Get a list of the relevant network objects that you are looking for (using the GetCalcRelevantObjects() command), based on a specific element type, e.g. lines, transformers,
motors, etc
Get an object within this list through indexing (list[x]) or by using a for loop, etc
The code snippet below gets the set of all lines, cycles through each line object and prints out
its full name:
import powerfactory
app=powerfactory.GetApplication()
Lines=app.GetCalcRelevantObjects(*.ElmLne) #get list of all lines
for line in Lines:
app.PrintPlain(line.loc_name)

The code snippet below gets the set of all objects, and tries to find the particular line called
Line1:
import powerfactory
app=powerfactory.GetApplication()
AllObj=app.GetCalcRelevantObjects() #get list of all objects
Line=app.GetCalcRelevantObjects(Line1.ElmLne) #get a line Line1
app.PrintPlain(Line[0].loc_name)

The code snippet below gets the list of all objects, filters for all lines starting with Line, cycles
through each line object in the filtered set of lines and prints out its full name.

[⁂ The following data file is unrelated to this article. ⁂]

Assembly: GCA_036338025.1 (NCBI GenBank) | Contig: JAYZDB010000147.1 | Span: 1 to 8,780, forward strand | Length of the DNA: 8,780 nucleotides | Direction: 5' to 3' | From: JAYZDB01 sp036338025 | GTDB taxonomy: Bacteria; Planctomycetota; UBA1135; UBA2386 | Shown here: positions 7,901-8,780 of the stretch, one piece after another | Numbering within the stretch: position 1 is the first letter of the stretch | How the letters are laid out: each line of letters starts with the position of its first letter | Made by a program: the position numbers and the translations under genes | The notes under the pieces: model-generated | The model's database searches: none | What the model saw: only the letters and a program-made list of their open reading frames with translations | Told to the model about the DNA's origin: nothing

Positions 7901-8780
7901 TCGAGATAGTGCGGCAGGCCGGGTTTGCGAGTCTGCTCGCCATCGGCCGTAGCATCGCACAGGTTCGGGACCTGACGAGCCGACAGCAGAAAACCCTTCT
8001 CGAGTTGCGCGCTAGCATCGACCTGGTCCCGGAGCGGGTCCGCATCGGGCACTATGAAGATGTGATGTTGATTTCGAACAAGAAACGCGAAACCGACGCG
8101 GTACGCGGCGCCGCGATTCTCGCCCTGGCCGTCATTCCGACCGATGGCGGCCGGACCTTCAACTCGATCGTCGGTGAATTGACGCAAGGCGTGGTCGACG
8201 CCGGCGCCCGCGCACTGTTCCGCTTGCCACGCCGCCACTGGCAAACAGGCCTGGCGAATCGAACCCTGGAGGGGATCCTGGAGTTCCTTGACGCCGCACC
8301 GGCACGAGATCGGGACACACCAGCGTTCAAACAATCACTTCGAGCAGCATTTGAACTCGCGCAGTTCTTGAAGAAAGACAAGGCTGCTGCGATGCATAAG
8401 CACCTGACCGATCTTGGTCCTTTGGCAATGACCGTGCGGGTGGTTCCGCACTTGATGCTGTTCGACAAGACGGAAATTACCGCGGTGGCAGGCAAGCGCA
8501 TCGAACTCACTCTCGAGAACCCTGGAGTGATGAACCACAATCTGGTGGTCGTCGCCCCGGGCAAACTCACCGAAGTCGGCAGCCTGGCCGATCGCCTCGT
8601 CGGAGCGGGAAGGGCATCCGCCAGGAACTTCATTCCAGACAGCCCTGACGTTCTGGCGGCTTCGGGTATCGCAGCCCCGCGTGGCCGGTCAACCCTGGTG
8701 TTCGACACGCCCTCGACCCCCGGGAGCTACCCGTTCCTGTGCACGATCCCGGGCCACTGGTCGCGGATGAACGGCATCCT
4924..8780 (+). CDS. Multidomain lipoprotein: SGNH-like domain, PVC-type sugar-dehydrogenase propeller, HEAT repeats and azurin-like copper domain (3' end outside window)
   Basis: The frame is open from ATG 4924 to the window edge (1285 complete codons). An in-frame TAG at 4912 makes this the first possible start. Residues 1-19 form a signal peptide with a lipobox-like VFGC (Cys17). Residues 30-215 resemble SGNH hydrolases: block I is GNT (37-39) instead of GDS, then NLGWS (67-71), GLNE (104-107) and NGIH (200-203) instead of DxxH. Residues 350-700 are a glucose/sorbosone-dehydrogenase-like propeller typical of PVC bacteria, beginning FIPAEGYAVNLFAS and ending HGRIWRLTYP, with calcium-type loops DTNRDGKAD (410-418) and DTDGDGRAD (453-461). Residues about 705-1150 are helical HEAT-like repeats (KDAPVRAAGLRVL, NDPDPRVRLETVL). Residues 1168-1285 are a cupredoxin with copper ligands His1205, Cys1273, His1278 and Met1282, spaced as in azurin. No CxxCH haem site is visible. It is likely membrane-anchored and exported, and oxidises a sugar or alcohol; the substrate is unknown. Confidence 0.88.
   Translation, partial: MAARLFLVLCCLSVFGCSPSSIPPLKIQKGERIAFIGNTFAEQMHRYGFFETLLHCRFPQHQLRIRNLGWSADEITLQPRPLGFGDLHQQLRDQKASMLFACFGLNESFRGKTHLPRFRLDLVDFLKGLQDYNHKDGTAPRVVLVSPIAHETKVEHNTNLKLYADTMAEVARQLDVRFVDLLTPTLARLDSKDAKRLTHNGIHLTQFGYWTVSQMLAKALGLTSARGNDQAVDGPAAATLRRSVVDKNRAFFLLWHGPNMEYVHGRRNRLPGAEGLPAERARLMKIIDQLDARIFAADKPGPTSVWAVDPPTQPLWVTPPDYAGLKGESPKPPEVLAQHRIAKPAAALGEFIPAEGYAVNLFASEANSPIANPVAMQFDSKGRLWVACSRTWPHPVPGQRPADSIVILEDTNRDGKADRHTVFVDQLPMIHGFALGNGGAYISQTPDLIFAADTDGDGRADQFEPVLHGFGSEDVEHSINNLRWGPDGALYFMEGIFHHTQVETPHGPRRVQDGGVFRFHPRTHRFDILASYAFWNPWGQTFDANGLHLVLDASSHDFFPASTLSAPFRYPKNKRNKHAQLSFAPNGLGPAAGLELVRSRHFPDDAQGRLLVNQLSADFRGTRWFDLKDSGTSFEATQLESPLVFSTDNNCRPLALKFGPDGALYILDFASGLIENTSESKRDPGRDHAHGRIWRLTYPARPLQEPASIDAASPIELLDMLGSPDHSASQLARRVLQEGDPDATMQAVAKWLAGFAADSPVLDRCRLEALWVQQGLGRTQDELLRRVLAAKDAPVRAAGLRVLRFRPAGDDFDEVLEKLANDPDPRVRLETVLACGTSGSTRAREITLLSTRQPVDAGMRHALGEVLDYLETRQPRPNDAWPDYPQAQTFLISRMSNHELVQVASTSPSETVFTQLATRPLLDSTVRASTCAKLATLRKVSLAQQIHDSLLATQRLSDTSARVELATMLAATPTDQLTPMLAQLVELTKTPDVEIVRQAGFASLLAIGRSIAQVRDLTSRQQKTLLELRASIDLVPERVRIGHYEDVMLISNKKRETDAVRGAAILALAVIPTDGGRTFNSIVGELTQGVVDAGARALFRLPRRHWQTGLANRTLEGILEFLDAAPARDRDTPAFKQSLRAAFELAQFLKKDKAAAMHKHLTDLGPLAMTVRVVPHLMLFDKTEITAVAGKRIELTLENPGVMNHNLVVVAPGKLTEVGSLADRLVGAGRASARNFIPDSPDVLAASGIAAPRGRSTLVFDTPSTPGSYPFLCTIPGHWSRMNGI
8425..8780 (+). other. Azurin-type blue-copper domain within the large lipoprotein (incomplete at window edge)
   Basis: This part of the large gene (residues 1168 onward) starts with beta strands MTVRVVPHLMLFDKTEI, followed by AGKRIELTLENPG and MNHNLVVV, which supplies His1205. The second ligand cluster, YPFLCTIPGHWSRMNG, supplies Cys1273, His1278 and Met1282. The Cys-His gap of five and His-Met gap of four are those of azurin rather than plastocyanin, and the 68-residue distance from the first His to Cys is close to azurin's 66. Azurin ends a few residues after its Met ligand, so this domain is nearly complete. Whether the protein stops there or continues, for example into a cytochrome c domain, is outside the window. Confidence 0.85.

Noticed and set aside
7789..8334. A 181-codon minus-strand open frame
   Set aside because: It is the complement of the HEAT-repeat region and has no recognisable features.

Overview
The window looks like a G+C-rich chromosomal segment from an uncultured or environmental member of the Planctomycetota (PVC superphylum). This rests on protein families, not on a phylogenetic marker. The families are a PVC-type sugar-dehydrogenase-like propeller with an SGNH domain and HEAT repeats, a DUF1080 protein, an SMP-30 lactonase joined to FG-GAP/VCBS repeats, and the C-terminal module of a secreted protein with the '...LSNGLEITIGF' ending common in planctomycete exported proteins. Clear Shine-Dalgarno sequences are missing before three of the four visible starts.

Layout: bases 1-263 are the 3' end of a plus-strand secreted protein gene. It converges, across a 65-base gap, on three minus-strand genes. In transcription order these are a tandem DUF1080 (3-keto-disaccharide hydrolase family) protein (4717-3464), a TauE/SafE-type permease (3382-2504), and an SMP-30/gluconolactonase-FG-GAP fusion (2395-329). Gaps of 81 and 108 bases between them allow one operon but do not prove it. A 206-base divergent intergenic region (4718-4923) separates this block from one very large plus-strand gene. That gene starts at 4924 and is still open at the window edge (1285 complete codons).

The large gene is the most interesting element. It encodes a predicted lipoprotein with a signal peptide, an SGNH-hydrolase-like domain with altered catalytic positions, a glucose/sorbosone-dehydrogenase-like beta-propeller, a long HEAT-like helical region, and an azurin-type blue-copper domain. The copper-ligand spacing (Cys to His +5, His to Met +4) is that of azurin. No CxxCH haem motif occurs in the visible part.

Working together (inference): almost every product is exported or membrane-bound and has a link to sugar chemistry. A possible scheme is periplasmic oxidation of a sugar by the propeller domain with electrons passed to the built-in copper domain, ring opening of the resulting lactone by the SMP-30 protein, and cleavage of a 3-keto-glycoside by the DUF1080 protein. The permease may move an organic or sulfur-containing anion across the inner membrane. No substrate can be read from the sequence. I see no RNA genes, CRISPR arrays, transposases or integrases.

import powerfactory
app=powerfactory.GetApplication()
AllObj=app.GetCalcRelevantObjects() #get list of all objects
#Filter the set with all lines starting with Line
Lines=app.GetCalcRelevantObjects(Line*.ElmLne)
for Line in Lines:
app.PrintPlain(Lines.loc_name)

3.2

Identifying, Accessing and Modifying Object Parameters

Once a specific object has been selected, the way to access the object parameters or variables
is by typing out the object name and the variable name separated by a point ., e.g.
Object name.Variable name
for example
NameOfALine=Line.loc_name

3.2.1

Identifying Variable Names for a Parameter

Variable names can often be found in the manual and in the technical references, but the easiest
way to identify variable names is to open the Edit dialogue of the relevant object and hover the
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Basic Python Scripting

mouse over the field of interest. A tooltip will appear with the corresponding variable name. For
example, hovering over the power factor field in the static generator element yields the variable
name: cosn:

Figure 3.1: Static Generator Basic Data page

3.2.2

Accessing Parameter

Suppose we have a line object oLine and we want to save the length of the line (variable name
= dline) to an internal Python variable dLength, the instruction below may be used:
dLength=oLine.dline

3.2.3

Modifying Parameters

Suppose we have a line object oLine and we want to change the length of the line (variable
name = dline) to 2km, the instruction below may be used:
oLine.dline=2

3.3

Creating new objects